Move Wort to Fermenter:
Next step is to move the beer to the primary fermenter. Empty out your sanitized fermenting bucket and fill with 2 gallons of water. Pour in your cooled wort, and then fill with water to reach 5 gallons. Agitate the wort to oxygenate it by rocking the bucket back and forth.

Pitching Yeast:
Time to add your yeast. Depending on what kind of yeast you are using, you may have had to activate the yeast prior to brewing. With the Black IPA kit I used dry yeast. Many kits will recommend you pitch it directly into the wort. In the book “How to Brew” by John Palmer, he recommends rehydrating the dry yeast before pitching it. I tried this out for the first time with this batch, and we’ll see how it works out. I would highly recommend this book for anyone that wants to expand their knowledge beyond the standard brew kit instructions.

Place the top on your fermenting bucket and seal all the way around. Add some water to your airlock and place into the whole in the lid. Move the bucket to a dark, undisturbed location with temperatures that are regularly between 60-70 degrees. Depending on the type of beer you’ll need to let it ferment at least 2 weeks in the primary fermentation bucket. Most recipes also require secondary fermentation. If you don’t have a secondary fermenter you can sometimes leave it in the primary for an additional week or two to finish fermentation. This Black IPA will require secondary fermentation in a separate fermenter where it will be dry hopped.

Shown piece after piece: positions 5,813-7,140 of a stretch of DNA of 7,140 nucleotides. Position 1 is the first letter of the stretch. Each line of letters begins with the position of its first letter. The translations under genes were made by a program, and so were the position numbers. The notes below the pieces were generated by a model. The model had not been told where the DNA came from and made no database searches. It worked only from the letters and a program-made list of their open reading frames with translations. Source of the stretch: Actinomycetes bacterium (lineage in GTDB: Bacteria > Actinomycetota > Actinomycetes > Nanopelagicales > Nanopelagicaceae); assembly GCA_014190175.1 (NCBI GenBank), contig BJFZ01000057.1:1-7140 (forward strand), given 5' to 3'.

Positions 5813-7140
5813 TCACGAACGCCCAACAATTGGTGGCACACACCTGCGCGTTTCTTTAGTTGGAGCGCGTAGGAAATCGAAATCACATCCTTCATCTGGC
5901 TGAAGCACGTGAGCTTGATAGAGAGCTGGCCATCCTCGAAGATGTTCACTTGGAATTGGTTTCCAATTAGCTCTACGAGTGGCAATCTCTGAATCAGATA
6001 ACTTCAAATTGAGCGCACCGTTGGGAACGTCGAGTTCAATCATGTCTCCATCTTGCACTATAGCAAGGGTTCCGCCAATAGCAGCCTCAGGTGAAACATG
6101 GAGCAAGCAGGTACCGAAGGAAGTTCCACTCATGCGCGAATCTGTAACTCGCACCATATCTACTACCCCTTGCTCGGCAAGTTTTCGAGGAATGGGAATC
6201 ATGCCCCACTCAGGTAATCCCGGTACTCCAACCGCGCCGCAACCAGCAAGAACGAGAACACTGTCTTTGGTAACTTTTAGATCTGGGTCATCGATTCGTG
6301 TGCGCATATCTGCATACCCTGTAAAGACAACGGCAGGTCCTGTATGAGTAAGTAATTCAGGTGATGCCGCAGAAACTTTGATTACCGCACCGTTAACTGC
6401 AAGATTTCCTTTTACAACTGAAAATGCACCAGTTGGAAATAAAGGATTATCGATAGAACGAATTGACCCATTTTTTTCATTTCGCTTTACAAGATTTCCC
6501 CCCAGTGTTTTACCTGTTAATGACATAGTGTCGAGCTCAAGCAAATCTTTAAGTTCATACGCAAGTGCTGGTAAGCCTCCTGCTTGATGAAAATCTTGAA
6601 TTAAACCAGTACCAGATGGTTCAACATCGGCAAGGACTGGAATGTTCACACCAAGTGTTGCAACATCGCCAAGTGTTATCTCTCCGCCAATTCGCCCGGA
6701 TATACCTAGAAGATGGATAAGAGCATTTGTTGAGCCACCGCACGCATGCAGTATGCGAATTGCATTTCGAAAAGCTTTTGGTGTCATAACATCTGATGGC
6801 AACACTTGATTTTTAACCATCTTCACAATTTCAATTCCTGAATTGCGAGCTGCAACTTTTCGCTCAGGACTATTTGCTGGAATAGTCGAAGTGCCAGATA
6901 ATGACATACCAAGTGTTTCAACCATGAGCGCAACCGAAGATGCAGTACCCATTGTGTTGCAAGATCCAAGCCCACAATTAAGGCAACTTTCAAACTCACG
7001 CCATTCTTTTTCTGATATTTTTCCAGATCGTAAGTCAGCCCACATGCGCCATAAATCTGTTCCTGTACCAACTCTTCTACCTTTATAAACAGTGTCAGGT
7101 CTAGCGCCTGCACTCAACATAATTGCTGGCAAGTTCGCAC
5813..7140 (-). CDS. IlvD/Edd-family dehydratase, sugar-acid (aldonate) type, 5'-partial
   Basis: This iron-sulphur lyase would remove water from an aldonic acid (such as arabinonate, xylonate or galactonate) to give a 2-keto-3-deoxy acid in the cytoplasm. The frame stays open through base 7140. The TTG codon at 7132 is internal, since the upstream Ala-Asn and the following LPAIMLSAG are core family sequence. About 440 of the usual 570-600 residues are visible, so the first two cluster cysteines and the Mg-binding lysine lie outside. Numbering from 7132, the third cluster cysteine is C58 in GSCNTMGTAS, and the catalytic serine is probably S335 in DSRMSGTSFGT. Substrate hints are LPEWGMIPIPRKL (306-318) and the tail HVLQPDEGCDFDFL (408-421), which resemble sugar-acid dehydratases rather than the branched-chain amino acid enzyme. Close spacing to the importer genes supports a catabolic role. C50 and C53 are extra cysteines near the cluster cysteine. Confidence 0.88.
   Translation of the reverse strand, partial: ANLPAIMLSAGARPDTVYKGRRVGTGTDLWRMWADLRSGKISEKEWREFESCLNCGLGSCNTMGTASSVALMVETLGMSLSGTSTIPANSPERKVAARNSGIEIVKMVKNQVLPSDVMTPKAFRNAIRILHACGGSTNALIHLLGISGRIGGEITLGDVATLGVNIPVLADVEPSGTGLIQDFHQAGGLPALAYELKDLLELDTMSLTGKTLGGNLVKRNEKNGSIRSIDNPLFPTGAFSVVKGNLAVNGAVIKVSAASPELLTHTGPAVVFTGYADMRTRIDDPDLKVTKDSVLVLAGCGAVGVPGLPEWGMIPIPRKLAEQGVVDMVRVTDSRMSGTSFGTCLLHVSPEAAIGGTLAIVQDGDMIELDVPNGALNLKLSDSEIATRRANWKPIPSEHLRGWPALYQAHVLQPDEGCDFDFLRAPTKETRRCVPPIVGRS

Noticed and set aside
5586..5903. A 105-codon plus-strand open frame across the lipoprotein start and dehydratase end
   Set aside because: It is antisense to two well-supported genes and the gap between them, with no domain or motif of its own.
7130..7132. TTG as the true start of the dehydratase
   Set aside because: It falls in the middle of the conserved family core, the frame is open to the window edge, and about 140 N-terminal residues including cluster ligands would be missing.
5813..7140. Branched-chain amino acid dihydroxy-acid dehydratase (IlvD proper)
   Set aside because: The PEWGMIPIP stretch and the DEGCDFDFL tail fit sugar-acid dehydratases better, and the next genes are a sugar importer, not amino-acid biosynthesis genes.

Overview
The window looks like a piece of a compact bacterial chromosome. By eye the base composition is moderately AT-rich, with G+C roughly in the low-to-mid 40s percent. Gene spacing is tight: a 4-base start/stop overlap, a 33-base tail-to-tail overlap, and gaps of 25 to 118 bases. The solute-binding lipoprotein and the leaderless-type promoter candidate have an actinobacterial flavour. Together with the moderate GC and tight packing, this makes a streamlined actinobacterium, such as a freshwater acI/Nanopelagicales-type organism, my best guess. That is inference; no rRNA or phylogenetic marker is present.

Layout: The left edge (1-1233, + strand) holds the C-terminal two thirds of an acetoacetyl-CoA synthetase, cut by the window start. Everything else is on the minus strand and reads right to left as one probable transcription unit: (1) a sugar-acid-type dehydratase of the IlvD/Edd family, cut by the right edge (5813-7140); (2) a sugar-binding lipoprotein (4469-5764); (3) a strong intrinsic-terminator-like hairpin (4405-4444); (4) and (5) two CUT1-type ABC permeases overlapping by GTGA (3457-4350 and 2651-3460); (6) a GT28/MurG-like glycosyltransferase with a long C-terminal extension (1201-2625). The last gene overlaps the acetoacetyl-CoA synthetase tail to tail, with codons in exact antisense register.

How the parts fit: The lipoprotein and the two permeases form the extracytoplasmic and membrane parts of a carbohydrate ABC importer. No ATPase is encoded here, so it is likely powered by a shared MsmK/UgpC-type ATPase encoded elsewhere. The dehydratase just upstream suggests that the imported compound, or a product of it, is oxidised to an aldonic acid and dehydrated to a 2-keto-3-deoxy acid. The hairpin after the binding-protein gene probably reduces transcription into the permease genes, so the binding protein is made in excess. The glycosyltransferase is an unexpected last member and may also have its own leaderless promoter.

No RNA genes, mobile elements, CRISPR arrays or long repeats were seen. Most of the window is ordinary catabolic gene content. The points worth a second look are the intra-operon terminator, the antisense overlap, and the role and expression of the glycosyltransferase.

Bottling or kegging your beer is the last step. I won’t cover much on this here, but I can tell you the key is to be very clean. Clean and sanitize everything extensively to eliminate any contamination. After 1-2 weeks of bottle conditioning you’ll be ready to enjoy the fruits of your labor.

health · perishable · Uncategorized

New Year, New Juice Fast

IMG_1581This is not exactly crafty but it’s the start of a new year so of course I, like most women, have made big promises of healthy eating and exercise. I decided to start the new year off with a juice fast that worked really well for me last summer and I thought I’d share the experience and some tips that hopefully will motivate and help you as well.